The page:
Uniformist Lunch Table
The other Uniformists waited for me as I left the lecture hall. Each Uniformist had kept track of the number of other Uniformists in their section of the lecture hall. (We were all easy to identify thanks to our identical shirts.) I had noted seven other Unis in the middle section and so had every other Uni in the middle section, so we would not leave until all seven Unis from the middle section had gathered. This ritual of waiting gives me a sense of belonging.
We walked past the students holding up signs, each trying to advertise their skill at conversation, friendliness, or even flirtatiousness.
“Looking for someone to sit by at lunch. I will provide conversation. Can talk about classical literature (Greek, Roman, Chinese), plant identification, secret places on campus, and the history of the university library,” or “Will flirt during lunch. Warning: expect no commitment after lunch is over,” or “Practice improvisational poetry over food at the Rhyme & Thyme. Poetry experience required. Give me a line before you come!”
One of the Unis tried to pass them brochures on Uniformism, but was politely rejected. We do this not for our sake, of course, but for theirs. The “lunch hookers,” as are sometimes called, suffer from too much egotism, and too little faith in community. Their longing for a fresh conversation partner every day, I can only imagine, induces a profound sense of loneliness.
At lunch, we choose our entrees, but get the same side of carrot wedges. (Before we had tried to all get the same entrees, but this often meant that we depleted the entire pot and had to wait for the cooks to come out with another, and could not all eat at the same time; not to mention, various dietary restrictions made this difficult; if not communicated correctly this often caused one person to have a different entree and hence stand out, the very thing we were trying to avoid.)
The three round tables are there, waiting for us. The rest of the school has learned to keep them aside for us. Sometimes there is a lone student sitting there, one who does not know yet of the Uniformists. If ey is truly ignorant of the Uniformists, we will toss em a free shirt before bidding em be on eir way.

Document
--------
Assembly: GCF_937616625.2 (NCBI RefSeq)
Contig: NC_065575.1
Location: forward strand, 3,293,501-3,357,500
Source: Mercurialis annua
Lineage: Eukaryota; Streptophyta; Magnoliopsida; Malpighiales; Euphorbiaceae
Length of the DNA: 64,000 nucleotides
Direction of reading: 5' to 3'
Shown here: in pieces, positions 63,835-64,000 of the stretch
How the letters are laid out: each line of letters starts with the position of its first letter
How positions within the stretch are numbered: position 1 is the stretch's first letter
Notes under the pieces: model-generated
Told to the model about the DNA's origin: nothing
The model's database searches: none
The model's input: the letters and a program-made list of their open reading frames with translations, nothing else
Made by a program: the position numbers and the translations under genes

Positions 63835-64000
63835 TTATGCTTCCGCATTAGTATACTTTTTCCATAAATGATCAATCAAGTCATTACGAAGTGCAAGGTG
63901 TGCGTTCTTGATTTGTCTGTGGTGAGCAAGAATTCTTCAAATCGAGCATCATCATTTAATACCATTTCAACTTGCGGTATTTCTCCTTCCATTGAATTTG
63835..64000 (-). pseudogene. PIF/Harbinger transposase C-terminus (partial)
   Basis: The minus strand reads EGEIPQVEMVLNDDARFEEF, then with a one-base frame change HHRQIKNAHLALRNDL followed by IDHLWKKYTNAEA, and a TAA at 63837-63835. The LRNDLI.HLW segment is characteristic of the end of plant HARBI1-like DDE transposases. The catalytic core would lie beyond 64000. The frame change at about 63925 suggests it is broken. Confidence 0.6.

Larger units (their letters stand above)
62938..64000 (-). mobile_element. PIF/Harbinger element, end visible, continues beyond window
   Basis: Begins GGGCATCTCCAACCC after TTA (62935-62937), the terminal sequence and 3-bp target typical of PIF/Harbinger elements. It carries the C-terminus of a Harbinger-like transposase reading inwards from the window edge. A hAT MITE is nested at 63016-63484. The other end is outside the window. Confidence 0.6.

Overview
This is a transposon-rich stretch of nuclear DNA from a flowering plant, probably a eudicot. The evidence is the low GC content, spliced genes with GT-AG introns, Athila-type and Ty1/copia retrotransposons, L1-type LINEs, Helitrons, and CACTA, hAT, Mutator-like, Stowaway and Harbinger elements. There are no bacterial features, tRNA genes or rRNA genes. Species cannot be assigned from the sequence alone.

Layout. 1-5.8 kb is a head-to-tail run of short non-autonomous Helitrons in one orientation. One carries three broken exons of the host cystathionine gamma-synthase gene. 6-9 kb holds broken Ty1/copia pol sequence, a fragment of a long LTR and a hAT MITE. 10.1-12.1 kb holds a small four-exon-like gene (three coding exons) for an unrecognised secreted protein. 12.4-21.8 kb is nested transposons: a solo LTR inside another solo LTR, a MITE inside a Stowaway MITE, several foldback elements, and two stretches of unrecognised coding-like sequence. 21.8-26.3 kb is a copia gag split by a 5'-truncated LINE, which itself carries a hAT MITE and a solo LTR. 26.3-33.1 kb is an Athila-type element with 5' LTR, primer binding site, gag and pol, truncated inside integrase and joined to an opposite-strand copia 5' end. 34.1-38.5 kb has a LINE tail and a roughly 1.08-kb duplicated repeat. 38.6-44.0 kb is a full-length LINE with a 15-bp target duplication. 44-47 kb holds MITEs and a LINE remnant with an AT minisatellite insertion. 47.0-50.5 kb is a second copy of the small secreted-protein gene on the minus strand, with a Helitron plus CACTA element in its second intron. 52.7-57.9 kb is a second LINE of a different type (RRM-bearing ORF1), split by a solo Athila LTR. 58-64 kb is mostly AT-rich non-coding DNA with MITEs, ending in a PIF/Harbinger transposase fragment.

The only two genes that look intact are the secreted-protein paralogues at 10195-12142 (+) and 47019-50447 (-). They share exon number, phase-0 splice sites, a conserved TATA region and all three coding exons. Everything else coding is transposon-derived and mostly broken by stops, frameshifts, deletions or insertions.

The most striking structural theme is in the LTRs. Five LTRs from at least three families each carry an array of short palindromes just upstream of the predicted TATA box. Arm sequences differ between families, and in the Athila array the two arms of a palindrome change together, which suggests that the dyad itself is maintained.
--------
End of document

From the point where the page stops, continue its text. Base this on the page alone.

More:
Our group is too large for one conversation, so we converse with the people around us. We miss nothing: if you walk down our tables, you will only hear variations of the same conversation.
“How has your morning been?” we ask each other.
“Fair. I woke up tired, had a cup of hot tea, and felt daunted by the prospect of one-and-a-half-hour of Feller’s Social Ethics. The weather seemed to reflect my semi-anticipatory mood. The lecture both met and did not meet my expectations. As always, lunch is a joy.”
Hearing each other’s daily morning routines, we are relieved that we are not alone in those first depressive moments of waiting for tea to boil in the cold morning. We remember that many of the other Unis are carrying out the same task. We take pride in the our seldom-broken morning habits. Any among us that have failed the morning routine - for example, woken up a minute before lecture and almost forgotten to change pajamas to unis before running across campus - will be motivated to return to their routine the next day.
“How are the carrots?”
“They are soft and overcooked. They are not the freshest carrots. However, they have been cut well.”
Nods spread around the table.
We mention many more constancies.
“How is the homework?”
“It is difficult at first glance. As I struggled with it, it became easier and I understood the material better.”
Nods; this was as it should be.
“How did you sleep last night?”
“I remember nothing of it.”
Nods; this was as it should be.
“What was the average grade on the exam?”
“It is an improvement over the first exam.”
Nods; for what mattered were not our individual grades, but the performance of the class as a whole.
Sometimes one of the new members will open eir pamphlets to glance at the standard questions. They soon learn, however, that there is little need: all ey needed was to not think too hard before asking the questions.
When we finish we line up to put our trays on the washing carousel. We say our goodbyes as we disperse to afternoon classes.